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[126] him began to suspect that his mind was better furnished than his person. Horace always had a way of talking profusely while at work, and that, too, without working with less assiduity. Conversations soon arose about masonry, temperance, politics, religion; and the new journeyman rapidly argued his way to respectful consideration. His talk was ardent, animated, and positive. He was perfectly confident of his opinions, and maintained them with an assurance that in a youth of less understanding and less geniality would have been thought arrogance. His enthusiasm at this time, was Henry Clay; his great subject, masonry. In a short time, to Quote the language of one his fellow-workmen, “he was the lion of the shop.” Yet for all that, the men who admired him most would nave their joke, and during all the time that Horace remained in the office, it was the standing amusement to make nonsensical remarks in order to draw from him one of his shrewd half-comic, Scotch-Irish retorts. ‘And we always got it,’ says one.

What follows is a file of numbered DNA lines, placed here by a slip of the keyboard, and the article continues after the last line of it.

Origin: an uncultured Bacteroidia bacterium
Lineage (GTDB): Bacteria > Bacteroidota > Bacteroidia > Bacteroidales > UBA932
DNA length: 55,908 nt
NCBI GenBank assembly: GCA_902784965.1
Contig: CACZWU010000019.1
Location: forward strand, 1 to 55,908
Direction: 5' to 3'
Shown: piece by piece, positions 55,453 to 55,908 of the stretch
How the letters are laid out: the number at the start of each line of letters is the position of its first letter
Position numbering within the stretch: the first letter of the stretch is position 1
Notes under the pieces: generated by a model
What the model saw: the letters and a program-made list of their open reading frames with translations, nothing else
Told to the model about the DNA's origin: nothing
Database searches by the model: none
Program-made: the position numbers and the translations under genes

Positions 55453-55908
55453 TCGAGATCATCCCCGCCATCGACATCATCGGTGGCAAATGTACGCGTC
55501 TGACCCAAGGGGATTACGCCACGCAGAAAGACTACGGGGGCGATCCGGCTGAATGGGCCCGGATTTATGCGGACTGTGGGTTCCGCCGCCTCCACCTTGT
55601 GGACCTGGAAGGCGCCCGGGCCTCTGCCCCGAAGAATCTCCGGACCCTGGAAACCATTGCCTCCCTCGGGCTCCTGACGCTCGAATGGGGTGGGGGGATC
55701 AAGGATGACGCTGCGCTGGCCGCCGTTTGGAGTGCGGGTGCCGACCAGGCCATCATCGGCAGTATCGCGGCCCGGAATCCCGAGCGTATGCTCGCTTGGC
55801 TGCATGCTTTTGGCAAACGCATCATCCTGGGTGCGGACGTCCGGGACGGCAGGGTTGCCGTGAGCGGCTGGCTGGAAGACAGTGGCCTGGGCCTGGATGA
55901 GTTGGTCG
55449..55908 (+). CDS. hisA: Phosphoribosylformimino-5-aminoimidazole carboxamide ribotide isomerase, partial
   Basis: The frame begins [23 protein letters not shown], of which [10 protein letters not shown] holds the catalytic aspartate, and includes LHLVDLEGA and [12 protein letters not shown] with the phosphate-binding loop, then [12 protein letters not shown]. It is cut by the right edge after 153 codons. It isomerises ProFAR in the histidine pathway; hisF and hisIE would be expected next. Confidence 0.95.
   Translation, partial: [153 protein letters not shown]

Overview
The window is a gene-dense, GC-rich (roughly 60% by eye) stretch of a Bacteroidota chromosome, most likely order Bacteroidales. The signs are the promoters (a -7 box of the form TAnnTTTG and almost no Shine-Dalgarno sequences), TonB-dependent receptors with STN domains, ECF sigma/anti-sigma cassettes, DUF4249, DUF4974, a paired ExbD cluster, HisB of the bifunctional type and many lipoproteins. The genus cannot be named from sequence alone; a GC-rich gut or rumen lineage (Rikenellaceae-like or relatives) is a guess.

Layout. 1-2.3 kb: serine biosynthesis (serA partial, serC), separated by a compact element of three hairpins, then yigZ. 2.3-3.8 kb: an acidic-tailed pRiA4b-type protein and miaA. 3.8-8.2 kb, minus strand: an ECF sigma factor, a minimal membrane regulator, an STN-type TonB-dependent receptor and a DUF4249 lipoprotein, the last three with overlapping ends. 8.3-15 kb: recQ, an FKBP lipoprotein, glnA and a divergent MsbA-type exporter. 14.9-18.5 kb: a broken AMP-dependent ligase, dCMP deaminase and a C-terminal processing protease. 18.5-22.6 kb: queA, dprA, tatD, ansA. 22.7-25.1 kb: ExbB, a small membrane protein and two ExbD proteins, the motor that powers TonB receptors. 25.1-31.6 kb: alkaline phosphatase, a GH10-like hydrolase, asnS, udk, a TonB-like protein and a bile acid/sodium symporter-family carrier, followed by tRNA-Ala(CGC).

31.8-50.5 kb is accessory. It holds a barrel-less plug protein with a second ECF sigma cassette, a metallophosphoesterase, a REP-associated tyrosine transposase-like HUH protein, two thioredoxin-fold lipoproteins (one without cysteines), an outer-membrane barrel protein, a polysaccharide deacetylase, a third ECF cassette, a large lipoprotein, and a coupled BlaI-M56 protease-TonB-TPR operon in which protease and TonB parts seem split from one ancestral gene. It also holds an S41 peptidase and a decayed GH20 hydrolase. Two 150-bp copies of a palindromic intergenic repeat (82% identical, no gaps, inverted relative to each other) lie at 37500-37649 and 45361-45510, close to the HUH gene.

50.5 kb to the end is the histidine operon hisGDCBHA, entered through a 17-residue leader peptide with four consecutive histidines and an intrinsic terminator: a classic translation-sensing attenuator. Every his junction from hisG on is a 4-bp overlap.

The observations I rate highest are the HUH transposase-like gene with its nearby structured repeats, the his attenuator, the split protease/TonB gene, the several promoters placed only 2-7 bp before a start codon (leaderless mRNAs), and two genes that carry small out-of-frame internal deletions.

The boys of the office were overcome by a process similar to that which frustrated the youth of Poultney. Four or five of them, who knew Horace's practice of returning to the office in the evening and working alone by candle-light, concluded that that would be an excellent time to play a few printing-office tricks upon him. They, accordingly, lay in ambush one evening, in the dark recesses of the shop, and awaited the appearance of the Ghost. He had no sooner lighted his candle and got at work, than a ball, made of “old roller,” whizzed past his ear and knocked over his candle. He set it straight again and went on with his work. Another ball, and another, and another, and finally a volley. One hit his “stick,” one scattered his type, another broke his bottle, and several struck his head. He bore it till the balls came so fast, that it was impossible for him to work, as all his time was wasted in repairing damages. At length, he turned round and said, without the slightest ill-humor, arid in a supplicating tone, ‘Now, boys, don't. I want to work. Please, now, let me alone.’ The boys came out of their places of concealment into the light of the candle, and troubled him no more.

Thus, it appears, that every man can best defend himself with the weapon that nature has provided him—whether it be fists or forgiveness. Little Jane Eyre was of opinion, that when anybody

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